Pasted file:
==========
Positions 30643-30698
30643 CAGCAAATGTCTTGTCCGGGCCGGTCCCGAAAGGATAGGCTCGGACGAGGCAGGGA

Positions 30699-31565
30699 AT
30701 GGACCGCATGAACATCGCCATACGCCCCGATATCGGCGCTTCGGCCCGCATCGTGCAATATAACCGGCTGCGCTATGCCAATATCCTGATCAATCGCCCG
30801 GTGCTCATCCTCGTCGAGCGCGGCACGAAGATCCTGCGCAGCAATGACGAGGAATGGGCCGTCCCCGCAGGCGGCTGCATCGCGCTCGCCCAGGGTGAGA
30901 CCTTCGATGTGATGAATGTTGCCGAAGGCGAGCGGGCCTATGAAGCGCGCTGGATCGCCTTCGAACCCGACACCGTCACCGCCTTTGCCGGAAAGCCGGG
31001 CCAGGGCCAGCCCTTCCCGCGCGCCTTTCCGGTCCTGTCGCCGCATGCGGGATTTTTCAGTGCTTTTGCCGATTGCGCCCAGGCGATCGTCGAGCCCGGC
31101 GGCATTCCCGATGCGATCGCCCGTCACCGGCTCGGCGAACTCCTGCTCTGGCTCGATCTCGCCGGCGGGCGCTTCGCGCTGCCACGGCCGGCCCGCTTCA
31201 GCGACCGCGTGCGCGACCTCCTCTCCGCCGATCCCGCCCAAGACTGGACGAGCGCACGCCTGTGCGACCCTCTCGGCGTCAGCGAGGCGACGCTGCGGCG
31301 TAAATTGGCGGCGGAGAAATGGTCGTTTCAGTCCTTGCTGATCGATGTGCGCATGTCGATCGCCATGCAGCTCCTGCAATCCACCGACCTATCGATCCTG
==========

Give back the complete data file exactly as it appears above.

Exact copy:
Positions 30643-30698
30643 CAGCAAATGTCTTGTCCGGGCCGGTCCCGAAAGGATAGGCTCGGACGAGGCAGGGA

Positions 30699-31565
30699 AT
30701 GGACCGCATGAACATCGCCATACGCCCCGATATCGGCGCTTCGGCCCGCATCGTGCAATATAACCGGCTGCGCTATGCCAATATCCTGATCAATCGCCCG
30801 GTGCTCATCCTCGTCGAGCGCGGCACGAAGATCCTGCGCAGCAATGACGAGGAATGGGCCGTCCCCGCAGGCGGCTGCATCGCGCTCGCCCAGGGTGAGA
30901 CCTTCGATGTGATGAATGTTGCCGAAGGCGAGCGGGCCTATGAAGCGCGCTGGATCGCCTTCGAACCCGACACCGTCACCGCCTTTGCCGGAAAGCCGGG
31001 CCAGGGCCAGCCCTTCCCGCGCGCCTTTCCGGTCCTGTCGCCGCATGCGGGATTTTTCAGTGCTTTTGCCGATTGCGCCCAGGCGATCGTCGAGCCCGGC
31101 GGCATTCCCGATGCGATCGCCCGTCACCGGCTCGGCGAACTCCTGCTCTGGCTCGATCTCGCCGGCGGGCGCTTCGCGCTGCCACGGCCGGCCCGCTTCA
31201 GCGACCGCGTGCGCGACCTCCTCTCCGCCGATCCCGCCCAAGACTGGACGAGCGCACGCCTGTGCGACCCTCTCGGCGTCAGCGAGGCGACGCTGCGGCG
31301 TAAATTGGCGGCGGAGAAATGGTCGTTTCAGTCCTTGCTGATCGATGTGCGCATGTCGATCGCCATGCAGCTCCTGCAATCCACCGACCTATCGATCCTG